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Re: Recommendations: specificity

From: Karen Coyle <kcoyle@kcoyle.net>
Date: Tue, 29 Mar 2011 10:00:06 -0700
Message-ID: <20110329100006.202654whce01ua6u@kcoyle.net>
To: Richard Light <richard@light.demon.co.uk>
Cc: public-lld <public-lld@w3.org>
Quoting Richard Light <richard@light.demon.co.uk>:

>>   * Goal: maximize the value of library data through use and re-use
>>         o From records to statements
> This requires there to be agreement on both the predicates that are  
> used, and the general structural pattern of library data when  
> expressed as RDF.

I think we need some "best practices", but there will definitely be  
more than one -- LD finally gives us the opportunity to have different  
but interoperable data for all of the specialist communities (music,  
maps, archives, museums) that have needs outside of the "book on the  
shelf library" norm. We have definitely talked about the need for best  
practices in the WG, and I will now add that to the recommendations,  
if it isn't already there. Emphasizing the plurality and attention to  
interoperability. We've also talked about these as being Application  
Profiles, which is part of the *how* aspect.

> We need "design patterns" that can be reliably found in LLD, if  
> large-scale searching of these resources is to be feasible.

I actually started working on some as part of the DCMI Application  
Profile work, but didn't get very far -- mainly because of problems I  
had with DCAP, not with the concept. Unfortunately, I can't find it on  
the DC site. But this is definitely something we want to do, AND ... I  
will add it to the page.

> Some string data can and should stay as strings in the LD  
> manifestation: dimensions, number of pages, etc. In principle,  
> everything else _could_ become a URL.

This is an analysis that we need to do, again to add to the list. Some  
of it has to do with cataloging concepts like "transcription" that may  
need to be revisited or analyzed with LD in mind. I'm going to add it  
in the list as the "things and strings" analysis. :-)

> However, I think that efforts should be concentrated on getting URLs  
> into the LD which represent concepts of general interest, e.g.  
> people, places, events, dates. These nodes in the resulting RDF  
> graph will be significant points of linkage with the rest of the  
> world's Linked Data (or at least with the Cultural History bit of it).

This is something that has been bugging me for a while. We really need  
more re-usable vocabularies for common things: places, events, people,  
etc. etc. FRBR "invents" a number of these within the library metadata  
framework, but they should be linkable to a broader context. We are  
starting to get some of these in the cloud (Geonames) and there are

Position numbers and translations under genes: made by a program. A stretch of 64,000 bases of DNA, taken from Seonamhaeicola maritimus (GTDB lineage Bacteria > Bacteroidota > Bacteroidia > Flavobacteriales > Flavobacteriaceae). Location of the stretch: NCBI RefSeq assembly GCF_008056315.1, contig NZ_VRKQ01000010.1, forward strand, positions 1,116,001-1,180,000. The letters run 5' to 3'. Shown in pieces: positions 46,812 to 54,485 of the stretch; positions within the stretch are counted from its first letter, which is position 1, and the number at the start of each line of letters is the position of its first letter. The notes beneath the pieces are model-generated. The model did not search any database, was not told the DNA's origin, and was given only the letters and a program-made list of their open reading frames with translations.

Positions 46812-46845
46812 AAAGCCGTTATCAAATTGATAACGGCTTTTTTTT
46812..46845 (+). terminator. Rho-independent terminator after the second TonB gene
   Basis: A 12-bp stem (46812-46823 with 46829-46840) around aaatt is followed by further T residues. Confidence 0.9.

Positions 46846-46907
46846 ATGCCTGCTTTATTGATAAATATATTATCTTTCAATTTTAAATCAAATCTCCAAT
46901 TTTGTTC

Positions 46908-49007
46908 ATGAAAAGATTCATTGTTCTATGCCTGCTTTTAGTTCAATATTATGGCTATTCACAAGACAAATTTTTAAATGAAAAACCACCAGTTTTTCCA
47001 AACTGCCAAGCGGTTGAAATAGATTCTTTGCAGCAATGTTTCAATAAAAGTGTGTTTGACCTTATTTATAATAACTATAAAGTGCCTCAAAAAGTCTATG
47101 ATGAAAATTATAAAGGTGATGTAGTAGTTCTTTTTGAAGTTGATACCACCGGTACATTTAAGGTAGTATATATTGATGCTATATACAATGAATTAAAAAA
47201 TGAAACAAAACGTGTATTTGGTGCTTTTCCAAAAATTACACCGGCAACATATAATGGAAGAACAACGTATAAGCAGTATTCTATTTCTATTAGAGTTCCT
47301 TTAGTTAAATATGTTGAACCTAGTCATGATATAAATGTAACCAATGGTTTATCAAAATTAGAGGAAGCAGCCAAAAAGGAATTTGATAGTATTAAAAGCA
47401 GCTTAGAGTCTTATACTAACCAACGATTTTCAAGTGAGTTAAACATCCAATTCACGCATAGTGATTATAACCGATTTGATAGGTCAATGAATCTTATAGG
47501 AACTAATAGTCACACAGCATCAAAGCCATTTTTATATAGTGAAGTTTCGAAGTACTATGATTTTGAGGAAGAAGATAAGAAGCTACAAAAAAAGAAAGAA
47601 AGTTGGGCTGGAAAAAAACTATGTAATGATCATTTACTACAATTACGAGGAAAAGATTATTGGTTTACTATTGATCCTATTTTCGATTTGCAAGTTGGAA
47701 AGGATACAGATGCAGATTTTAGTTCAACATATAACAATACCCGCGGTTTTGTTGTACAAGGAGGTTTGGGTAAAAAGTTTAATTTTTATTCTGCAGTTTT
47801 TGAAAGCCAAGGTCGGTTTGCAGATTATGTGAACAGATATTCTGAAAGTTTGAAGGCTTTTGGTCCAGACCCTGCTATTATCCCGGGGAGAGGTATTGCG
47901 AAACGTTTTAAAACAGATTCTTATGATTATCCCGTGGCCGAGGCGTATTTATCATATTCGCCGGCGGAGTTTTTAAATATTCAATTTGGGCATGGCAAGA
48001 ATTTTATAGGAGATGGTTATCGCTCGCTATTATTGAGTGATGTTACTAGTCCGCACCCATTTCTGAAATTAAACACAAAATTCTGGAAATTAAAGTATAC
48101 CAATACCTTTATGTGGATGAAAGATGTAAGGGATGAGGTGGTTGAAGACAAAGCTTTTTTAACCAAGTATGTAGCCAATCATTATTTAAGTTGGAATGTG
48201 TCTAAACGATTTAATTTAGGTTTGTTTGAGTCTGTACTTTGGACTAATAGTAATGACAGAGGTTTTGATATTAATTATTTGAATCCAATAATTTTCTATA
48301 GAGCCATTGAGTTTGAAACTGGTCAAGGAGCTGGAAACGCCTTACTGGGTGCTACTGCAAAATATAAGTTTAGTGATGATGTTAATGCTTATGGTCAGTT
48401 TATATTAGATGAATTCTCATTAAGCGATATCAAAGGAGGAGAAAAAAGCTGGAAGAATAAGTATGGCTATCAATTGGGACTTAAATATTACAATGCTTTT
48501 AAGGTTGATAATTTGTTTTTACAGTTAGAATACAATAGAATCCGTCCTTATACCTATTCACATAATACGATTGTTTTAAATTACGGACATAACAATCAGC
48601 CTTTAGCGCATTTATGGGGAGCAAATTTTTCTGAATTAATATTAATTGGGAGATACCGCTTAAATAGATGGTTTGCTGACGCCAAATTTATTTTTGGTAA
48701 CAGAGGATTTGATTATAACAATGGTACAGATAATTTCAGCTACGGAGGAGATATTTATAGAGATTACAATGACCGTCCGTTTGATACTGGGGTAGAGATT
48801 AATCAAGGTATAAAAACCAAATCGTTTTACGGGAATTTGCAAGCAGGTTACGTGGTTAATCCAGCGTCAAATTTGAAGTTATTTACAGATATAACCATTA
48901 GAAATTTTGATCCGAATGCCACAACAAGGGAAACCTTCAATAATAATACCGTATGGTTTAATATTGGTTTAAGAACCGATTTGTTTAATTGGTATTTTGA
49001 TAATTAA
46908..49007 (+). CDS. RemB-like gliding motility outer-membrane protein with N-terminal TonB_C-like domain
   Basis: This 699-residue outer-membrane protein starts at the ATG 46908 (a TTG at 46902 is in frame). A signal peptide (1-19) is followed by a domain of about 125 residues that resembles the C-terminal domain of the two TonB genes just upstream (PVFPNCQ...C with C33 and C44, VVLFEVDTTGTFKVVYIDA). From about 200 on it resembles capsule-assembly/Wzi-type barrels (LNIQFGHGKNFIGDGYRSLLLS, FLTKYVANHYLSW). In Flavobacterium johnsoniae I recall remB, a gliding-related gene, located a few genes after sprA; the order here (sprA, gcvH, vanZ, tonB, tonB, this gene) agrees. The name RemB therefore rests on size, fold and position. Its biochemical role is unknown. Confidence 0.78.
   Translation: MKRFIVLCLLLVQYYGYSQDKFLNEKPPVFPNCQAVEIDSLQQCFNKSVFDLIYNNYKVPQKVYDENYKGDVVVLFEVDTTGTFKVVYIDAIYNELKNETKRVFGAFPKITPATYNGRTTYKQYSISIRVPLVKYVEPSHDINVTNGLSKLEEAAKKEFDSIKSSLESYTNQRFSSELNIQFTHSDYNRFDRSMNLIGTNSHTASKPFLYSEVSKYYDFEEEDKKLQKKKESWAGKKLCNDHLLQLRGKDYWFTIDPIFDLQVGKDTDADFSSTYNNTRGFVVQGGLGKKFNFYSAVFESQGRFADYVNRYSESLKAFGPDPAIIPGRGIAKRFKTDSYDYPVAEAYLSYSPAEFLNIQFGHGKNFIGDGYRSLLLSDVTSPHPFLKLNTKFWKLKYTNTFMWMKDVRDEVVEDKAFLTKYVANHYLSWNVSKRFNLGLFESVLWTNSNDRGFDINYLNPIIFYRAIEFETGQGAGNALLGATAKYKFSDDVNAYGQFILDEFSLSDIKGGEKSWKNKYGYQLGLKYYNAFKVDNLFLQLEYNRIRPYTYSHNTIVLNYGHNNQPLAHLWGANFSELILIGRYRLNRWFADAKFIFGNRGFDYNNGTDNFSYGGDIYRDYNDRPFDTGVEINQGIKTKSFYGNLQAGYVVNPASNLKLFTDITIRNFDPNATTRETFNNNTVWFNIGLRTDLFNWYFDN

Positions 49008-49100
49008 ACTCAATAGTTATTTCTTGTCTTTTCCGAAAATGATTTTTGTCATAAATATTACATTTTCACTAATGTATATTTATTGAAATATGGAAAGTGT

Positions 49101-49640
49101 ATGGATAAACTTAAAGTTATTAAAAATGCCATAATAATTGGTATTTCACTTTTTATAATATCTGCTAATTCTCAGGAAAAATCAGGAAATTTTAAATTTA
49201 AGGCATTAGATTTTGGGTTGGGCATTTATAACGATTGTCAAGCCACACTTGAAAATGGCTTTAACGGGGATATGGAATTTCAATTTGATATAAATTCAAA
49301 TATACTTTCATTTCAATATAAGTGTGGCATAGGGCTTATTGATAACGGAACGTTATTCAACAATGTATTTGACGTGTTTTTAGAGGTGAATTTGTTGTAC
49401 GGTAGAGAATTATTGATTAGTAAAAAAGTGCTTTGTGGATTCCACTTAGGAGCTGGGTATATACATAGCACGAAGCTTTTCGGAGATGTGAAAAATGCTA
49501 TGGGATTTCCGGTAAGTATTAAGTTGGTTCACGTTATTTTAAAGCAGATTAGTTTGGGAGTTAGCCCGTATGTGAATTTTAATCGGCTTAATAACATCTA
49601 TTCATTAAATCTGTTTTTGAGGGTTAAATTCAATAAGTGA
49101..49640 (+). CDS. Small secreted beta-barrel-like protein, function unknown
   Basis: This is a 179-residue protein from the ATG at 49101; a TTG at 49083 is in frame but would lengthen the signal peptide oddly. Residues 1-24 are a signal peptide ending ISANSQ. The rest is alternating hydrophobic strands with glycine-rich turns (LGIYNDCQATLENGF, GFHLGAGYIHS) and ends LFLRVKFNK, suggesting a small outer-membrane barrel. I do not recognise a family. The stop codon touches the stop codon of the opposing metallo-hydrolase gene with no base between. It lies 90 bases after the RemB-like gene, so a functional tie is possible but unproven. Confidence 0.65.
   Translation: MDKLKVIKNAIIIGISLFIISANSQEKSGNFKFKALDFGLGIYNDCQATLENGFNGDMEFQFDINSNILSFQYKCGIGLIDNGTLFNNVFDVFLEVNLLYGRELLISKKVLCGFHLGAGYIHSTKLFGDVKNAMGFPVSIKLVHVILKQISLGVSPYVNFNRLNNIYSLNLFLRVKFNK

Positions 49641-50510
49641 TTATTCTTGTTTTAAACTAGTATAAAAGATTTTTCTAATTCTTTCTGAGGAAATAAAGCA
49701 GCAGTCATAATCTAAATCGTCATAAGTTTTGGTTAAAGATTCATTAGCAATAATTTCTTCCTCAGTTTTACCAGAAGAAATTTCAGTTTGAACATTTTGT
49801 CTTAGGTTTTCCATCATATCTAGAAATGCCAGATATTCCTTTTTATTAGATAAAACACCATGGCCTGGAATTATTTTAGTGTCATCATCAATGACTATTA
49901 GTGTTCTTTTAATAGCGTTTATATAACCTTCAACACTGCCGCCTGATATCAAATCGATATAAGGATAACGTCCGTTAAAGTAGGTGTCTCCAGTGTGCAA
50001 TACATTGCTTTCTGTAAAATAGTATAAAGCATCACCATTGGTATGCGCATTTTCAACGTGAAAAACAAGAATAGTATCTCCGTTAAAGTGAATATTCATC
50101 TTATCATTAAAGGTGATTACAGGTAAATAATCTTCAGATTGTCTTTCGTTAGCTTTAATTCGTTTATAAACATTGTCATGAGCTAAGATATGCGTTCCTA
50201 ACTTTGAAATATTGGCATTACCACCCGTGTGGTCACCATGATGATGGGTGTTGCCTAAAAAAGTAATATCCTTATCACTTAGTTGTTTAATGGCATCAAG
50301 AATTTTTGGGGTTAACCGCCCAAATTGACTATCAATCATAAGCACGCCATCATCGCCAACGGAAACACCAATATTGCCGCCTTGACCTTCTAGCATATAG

some that are already standardized but not yet "cloudy" -- like ISO  
language name standards. I'd be willing to put these types of  
vocabularies as high priority for LLD and for all LD.

>  - all people
>  - all events in history
>  - all dates and periods
> (One for the LOD-LAM Summit, perhaps?)


> Another general point on strings and URLs is that all the standard  
> authorities used in library cataloguing should be (re-)published as  
> Linked Data. Then it becomes straightforward to convert e.g. "640"  
> to "http://dewey.info/class/640/".  (This may be less of an issue  
> than it is for museums: e.g. LCSH and Dewey are already done.)

LCSH is done, but Dewey is only available on a limited basis because  
there are contractual constraints. Aside from that, though, one of the  
issues that I see here is that many of these vocabularies are "owned"  
by single institutions and therefore we are dependent on those  
institutions to issue them in RDF. Out of some frustration about this,  
both Ross Singer and I have independently done some work on MARC  
vocabularies. And look at what has happened with FRBR, which was not  
provided by its "creator" body until many years after others had done  
so. This is not a rant against those institutions but a real problem  
that we need to deal with. Can we find a way to "communalize" more of  
these vocabularies so that they can be converted in a more agile manor?


> Richard
>>         o Both the transformation of the data as well as the  
>> migration of systems
>>   * Study LLD from an information seeker's point of view
>>   * Consider LLD not just as a transformation of current library  
>> data but as leading to a new vision of future library data
>>   * Set priorities, or at least create criteria for prioritization  
>> (unique materials v. mass produced; unique data v. shared data)
>> Can we be more specific than this?
>> link:  
>> http://www.w3.org/2005/Incubator/lld/wiki/Draft_issues_page#Analysis_for
>> _the_transformation_of_current_library_data_to_LLD
> -- 
> Richard Light

Karen Coyle
kcoyle@kcoyle.net http://kcoyle.net
ph: 1-510-540-7596
m: 1-510-435-8234
skype: kcoylenet
Received on Tuesday, 29 March 2011 17:00:41 UTC

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